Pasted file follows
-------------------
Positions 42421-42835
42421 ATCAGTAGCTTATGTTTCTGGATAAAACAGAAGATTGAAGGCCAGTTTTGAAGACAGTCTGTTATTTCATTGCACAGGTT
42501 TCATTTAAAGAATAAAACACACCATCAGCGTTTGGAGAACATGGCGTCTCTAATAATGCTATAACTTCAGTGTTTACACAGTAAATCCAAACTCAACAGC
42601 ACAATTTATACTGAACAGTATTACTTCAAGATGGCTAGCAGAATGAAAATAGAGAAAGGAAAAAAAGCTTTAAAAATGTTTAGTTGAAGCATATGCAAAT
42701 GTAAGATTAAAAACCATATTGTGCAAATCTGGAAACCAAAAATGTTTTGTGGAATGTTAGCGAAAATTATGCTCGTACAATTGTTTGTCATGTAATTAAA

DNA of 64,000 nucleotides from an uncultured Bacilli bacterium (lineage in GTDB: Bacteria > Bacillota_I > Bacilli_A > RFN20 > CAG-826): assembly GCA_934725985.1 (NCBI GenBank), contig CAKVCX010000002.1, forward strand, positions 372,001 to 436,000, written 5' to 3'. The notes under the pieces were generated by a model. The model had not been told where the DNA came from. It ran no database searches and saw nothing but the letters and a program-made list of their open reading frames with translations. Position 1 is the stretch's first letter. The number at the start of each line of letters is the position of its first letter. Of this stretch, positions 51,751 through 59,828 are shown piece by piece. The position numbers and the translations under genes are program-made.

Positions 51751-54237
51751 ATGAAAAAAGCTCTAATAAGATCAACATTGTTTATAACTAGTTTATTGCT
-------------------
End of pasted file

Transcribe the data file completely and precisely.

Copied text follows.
Positions 42421-42835
42421 ATCAGTAGCTTATGTTTCTGGATAAAACAGAAGATTGAAGGCCAGTTTTGAAGACAGTCTGTTATTTCATTGCACAGGTT
42501 TCATTTAAAGAATAAAACACACCATCAGCGTTTGGAGAACATGGCGTCTCTAATAATGCTATAACTTCAGTGTTTACACAGTAAATCCAAACTCAACAGC
42601 ACAATTTATACTGAACAGTATTACTTCAAGATGGCTAGCAGAATGAAAATAGAGAAAGGAAAAAAAGCTTTAAAAATGTTTAGTTGAAGCATATGCAAAT
42701 GTAAGATTAAAAACCATATTGTGCAAATCTGGAAACCAAAAATGTTTTGTGGAATGTTAGCGAAAATTATGCTCGTACAATTGTTTGTCATGTAATTAAA

DNA of 64,000 nucleotides from an uncultured Bacilli bacterium (lineage in GTDB: Bacteria > Bacillota_I > Bacilli_A > RFN20 > CAG-826): assembly GCA_934725985.1 (NCBI GenBank), contig CAKVCX010000002.1, forward strand, positions 372,001 to 436,000, written 5' to 3'. The notes under the pieces were generated by a model. The model had not been told where the DNA came from. It ran no database searches and saw nothing but the letters and a program-made list of their open reading frames with translations. Position 1 is the stretch's first letter. The number at the start of each line of letters is the position of its first letter. Of this stretch, positions 51,751 through 59,828 are shown piece by piece. The position numbers and the translations under genes are program-made.

Positions 51751-54237
51751 ATGAAAAAAGCTCTAATAAGATCAACATTGTTTATAACTAGTTTATTGCT